Four Key Ingredients for Creating a Highly Engaged Team

Four Key Ingredients for Creating a Highly Engaged Team

When the results of a recent survey revealed that the staff of the Orange County Council in southern California felt largely satisfied with their jobs and were engaged in the council’s work to deliver Scouting programs to more than 20,000 youth members in the area, Scout Executive Jeff Herrmann was pleased. But he wasn’t surprised.

“It is something that both our staff leaders and council executive board work hard to foster every day,” he said. “We think we have developed the ‘secret sauce’ (as our Chief Scout Executive likes to say), but like the best recipes, it takes many ingredients blended together to make it work.”

Read on to discover which ingredients deserve a small pinch, and which make up a much larger part of the mix:

1. Lead the Way With Scouting Principles

  • We conduct all of our business with the Scout Oath and Law as guiding principles — especially when dealing with each other.
  • We try to eliminate personal pronouns in our work whenever possible, using “we and ours” as opposed to “me and mine.”
  • Regardless of their roles, we refer to all of our team members as “professionals.” Some of our team members are also “commissioned” by the BSA.

2. Develop Your Team

  • All of our full-time employees participate in our multi-day staff planning conference and play a role in deciding our three (and only three) staff goals for the year.
  • All employees get to participate in several training or cross-training activities each year. Many are not “BSA” courses, but rather events that are available in our community.

3. Include Everyone!

  • All of our full-time employees participate in monthly staff meetings and annual planning conferences (and not just commissioned employees). We also invite part-time employees to staff meetings and functions when appropriate.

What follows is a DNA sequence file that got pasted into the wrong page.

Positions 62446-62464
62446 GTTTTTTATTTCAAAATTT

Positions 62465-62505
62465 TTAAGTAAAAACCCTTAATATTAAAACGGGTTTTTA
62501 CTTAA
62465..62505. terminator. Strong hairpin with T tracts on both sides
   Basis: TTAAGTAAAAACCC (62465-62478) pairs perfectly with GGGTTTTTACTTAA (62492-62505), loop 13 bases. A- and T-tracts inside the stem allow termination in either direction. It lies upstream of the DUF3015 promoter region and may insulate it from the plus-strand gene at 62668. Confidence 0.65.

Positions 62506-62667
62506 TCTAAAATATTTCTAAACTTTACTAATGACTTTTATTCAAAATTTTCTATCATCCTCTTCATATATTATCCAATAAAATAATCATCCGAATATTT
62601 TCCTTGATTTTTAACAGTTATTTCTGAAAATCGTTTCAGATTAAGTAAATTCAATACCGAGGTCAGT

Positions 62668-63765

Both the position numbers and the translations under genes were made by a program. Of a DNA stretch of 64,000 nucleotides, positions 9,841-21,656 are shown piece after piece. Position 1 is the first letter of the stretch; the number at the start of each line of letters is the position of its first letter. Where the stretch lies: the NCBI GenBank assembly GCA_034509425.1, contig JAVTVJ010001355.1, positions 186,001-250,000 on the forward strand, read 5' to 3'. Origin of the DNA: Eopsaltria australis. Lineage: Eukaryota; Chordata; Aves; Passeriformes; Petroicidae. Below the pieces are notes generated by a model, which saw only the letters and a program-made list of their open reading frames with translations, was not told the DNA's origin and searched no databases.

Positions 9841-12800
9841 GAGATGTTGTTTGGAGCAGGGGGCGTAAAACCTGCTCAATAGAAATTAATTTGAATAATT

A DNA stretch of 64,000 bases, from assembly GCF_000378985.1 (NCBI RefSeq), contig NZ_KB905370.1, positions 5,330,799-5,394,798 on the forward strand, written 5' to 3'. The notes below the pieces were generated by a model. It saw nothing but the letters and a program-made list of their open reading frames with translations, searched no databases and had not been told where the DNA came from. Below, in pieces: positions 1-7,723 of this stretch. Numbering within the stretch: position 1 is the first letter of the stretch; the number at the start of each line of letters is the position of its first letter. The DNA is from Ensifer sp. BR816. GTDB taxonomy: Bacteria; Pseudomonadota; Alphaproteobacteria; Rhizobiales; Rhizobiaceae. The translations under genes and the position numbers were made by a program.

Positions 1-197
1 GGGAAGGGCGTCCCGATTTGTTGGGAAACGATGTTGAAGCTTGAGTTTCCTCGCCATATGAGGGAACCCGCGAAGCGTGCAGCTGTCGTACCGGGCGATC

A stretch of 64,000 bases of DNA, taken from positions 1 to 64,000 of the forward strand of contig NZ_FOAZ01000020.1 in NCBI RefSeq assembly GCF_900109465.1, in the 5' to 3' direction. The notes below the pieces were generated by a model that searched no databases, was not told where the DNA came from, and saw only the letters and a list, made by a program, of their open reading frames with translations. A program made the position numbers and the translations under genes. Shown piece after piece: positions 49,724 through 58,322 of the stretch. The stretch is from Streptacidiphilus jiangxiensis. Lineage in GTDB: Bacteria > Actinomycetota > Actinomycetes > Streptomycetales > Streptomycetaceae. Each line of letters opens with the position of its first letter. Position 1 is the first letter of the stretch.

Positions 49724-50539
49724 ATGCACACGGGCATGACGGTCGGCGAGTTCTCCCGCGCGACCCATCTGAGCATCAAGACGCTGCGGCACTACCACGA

• All of our staff meetings (whether full staff or a smaller team meetings) begin with a flag ceremony, Scout Oath and Law, the BSA mission statement, an invocation, and a thought for the day. We rotate the assignments so everyone gets to contribute.
  • Each of our staff teams meet at least once a month, with everyone in attendance.
  • We celebrate work anniversaries and birthdays at every monthly full staff meeting.
  • We have a “staff appreciation jar.” All team members are encouraged to drop in the name of fellow staff member citing something that was done that was extraordinary or helped lighten the load. At the monthly staff meeting, we select an entry at random and have gift cards for the good deed doer and the nominator.
  • We incorporate fun activities from time ato time at our staff meetings such as: bowling, Crossfit training, potluck lunches, and our annual “Amazing Race.”
  • When we have a staff opening, we encourage current employees to recommend their friends — this actually works!

4. Find Your Formula (Like “4DX,” or Four Disciplines of Execution)

  • We have a council “strategic frame” approved by our board that helps us stay focused on just five council objectives.
  • Staff goals are closely aligned with executive board objectives and are approved by the board.
  • We use an outside facilitator to help us establish our staff team goals each year. Goals are derived for our board-approved council “objectives.” Every full-time employee gets to join a WIG Team (Wildly Important Goal) for the subject they are passionate about, even if the WIG is mostly addressed in a different department from a SMART goal perspective.
  • WIG Teams meet every two weeks to monitor and report on progress toward the goal. Dashboards announce monthly progress for every WIG and are distributed to both staff and volunteer groups.
  • Our WIG teams challenge themselves to focus on “leading indicators” or leverage points to assure success in goal achievement.
  • We look for ways to ease the burden of being a Scouting volunteer and incorporate and celebrate best practices when we find them.

Is your council taking similar steps to increase employee engagement and satisfaction? If so, let us know about it at communications@scouting.org.

Engagement and satisfaction. Stay tuned for monthly stories that share the actions, commitments, and practices of councils that experience high levels of engagement and satisfaction within their teams. For more information, visit the BSA Engagement 365 website.

John Churchill

John Churchill is a communications manager for the Boy Scouts of America, as well as an Eagle Scout and volunteer Scouter. If you have story ideas or questions, reach out to us at communications@scouting.org.

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Four Key Ingredients for Creating a Highly Engaged Team
Four Key Ingredients for Creating a Highly Engaged Team
Four Key Ingredients for Creating a Highly Engaged Team
Four Key Ingredients for Creating a Highly Engaged Team